Friday, June 14, 2024
Infotainment

New crop of actors can’t read dialogues in Hindi script: Javed Akhtar

Javed Akhtar

Veteran lyricist-writer Javed Akhtar says he has to write Hindi dialogues in the Roman script for the new generation of actors today because ‘they can’t read anything else’.
The 79-year-old poet was speaking at a session titled ‘Hindi & Urdu: Siamese Twins’, held on Thursday evening at the India International Centre here.
“In the film industry, we write (Hindi) dialogues in Roman (English script) for most of the new crop of actors today. They can’t read anything else,” Akhtar told a packed house at the CD Deshmukh Auditorium.
The industry veteran, who was in conversation with professor Alok Rai, said language belongs to a region and has nothing to do with religion.
“It’s been about 200 years since the separation of Hindi and Urdu was accepted by the authorities. But they were always one. The Bengalis of the erstwhile East Pakistan said, ‘We’ll die but not study Urdu, we want another country (Bangladesh).’ Who were these 10-crore people, did they speak Urdu?”
“Do the Arabs in the Middle East speak Urdu? Urdu is the language of only the Indian subcontinent. This has nothing to do with religion. You go and tell people of Tamil Nadu that Hindi is the language of Hindus, see what happens then,” he added.
Akhtar later advocated that there is a need for a dictionary of Hindustani words.
“You can’t speak any Urdu phrase without using Hindi terms. The syntax is the same, 90 per cent vocabulary is the same, why can’t some of us scholars, writers and researchers put together a common dictionary in the forgotten language which we call Hindustani? A dictionary with some of the excellent words of both languages Hindi and Urdu in one place. Imagine how rich our vocabulary will be!”
Akhtar, one-half of the successful screenwriter duo Salim-Javed and a lyricist who has moved with the times, said as a film writer, he knows when to use a word of Hindi or Urdu.
“That’s because I’m writing Hindustani for Hindustanis (Indians). I’m not writing for Urdu wallahs and Hindi wallahs. I’m writing for Hindustanis. The day Hindustanis develop an interest, the language will automatically become fine.”
Language, culture, values, and aesthetics are ‘dynamic in nature’, said Akhtar, adding they would die if they became stagnant.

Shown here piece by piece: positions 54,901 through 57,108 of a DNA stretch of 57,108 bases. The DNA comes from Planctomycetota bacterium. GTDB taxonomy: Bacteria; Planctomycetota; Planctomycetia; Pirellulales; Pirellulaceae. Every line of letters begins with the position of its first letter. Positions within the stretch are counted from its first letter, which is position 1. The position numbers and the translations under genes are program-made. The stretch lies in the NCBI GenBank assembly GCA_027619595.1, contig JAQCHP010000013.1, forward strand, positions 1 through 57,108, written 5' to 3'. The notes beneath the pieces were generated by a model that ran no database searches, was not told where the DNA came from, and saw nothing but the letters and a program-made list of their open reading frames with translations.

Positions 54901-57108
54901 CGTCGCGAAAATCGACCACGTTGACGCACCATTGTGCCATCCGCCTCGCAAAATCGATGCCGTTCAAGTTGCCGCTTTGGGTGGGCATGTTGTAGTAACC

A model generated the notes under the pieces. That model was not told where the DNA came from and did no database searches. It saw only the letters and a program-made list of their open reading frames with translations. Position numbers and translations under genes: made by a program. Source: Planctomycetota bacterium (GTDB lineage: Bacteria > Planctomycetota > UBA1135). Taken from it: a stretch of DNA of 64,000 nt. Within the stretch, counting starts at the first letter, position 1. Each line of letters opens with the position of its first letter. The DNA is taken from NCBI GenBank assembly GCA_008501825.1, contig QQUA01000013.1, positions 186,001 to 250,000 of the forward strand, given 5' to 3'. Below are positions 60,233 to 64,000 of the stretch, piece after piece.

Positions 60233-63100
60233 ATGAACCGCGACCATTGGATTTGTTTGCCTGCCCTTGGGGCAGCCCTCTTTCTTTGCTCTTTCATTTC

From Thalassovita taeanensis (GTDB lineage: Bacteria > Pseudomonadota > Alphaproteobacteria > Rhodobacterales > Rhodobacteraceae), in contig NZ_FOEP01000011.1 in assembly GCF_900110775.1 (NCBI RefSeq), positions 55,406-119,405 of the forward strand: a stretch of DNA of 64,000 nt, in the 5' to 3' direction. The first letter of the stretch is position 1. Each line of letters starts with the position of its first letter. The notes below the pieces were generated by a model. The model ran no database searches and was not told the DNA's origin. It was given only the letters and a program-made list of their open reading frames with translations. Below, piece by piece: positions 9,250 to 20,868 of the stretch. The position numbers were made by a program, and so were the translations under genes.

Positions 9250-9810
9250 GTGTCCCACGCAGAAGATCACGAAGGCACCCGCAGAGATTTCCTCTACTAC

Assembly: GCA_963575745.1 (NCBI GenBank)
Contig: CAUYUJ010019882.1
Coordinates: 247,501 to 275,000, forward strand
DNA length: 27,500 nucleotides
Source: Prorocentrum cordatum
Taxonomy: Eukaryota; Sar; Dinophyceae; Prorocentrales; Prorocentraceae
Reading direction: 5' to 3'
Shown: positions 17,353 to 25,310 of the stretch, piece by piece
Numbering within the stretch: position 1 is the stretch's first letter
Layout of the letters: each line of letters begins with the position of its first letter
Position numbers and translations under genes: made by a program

“A river will keep expanding if it keeps including other streams into it. What will you keep removing from culture? It’s not possible because a day will come when someone says that what is left is also from outside and not needed.”
Citing the example of Pakistan’s formation on the basis of the two-nation theory, the veteran quipped, “The ones who removed something are right here, our neighbours, look at them. They wanted to be pure, the name of their very country is ‘Pak’. It’s for everyone to see how ‘pak’ (pure) they have become. If you think they are right, you also become ‘pak’.”
For people related to the field of communication, including the film industry, there is no concept of pure Urdu or pure Hindi, explained Akhtar using an onion analogy.
“You take an onion and start peeling off its layers with the aim of finding where the real onion is. The onion lies in the peels. That’s how words keep getting included in the language from different sources and the language keeps getting richer,” he said.
The session, which ran for over two hours, also veered towards ghazals (a form of poetry).
Akhtar said he considers Raghupati Sahay ‘Firaaq’ (Firaaq Gorakhpuri) as the greatest poet of ghazals, after Mir Taqi Mir and Mirza Ghalib.
“Once Amitabh Bachchan asked me, ‘Why are you such a big fan of Firaaq?’ I told him, ‘Since you are an actor, I’ll share this with you.’ Firaaq and his poet-father Harivansh Rai Bachchan were close because of their Allahabad connection.”
“I told him (Amitabh Bachchan) that I can give you several examples of Firaaq’s ‘shers’ that if you read them with correct expressions, you’ll think I haven’t given these expressions in any of my films. That’s because the way he wrote those ‘shers’, no other writer can capture that mood,” he recalled.
Except former vice-president of India Hamid Ansari, who was sitting in the audience, Akhtar said he had never heard any political leader recite a ‘sher’ (a pair of verse lines) correctly.
“I’ve been here for such a long time, but I’ve never heard any political leader from any party recite a ‘sher’ correctly. They recite them invariably wrong. Aur iss maamle mein sab ek jhande ke neeche hain (In that manner, all of them belong to the same party),” he said. (PTI)
Last year, the Delhi Police had issued a circular asking the police personnel to avoid using complex Urdu/Persian words such as ‘zakhm’, ‘hidaayat’, ‘mujrim’, and ‘bayaan’.
Akhtar read out a few words from the circular which lists a total of 383 common Urdu/Persian words/phrases and took a swipe at the authorities for doing a bad job with their translation into simple Hindi/English words.
“If you have to simplify the language, find some people who know it. If there’s something I can do, let me know. I’d be happy to help. This list has many wrong words in it,” he said. (PTI)

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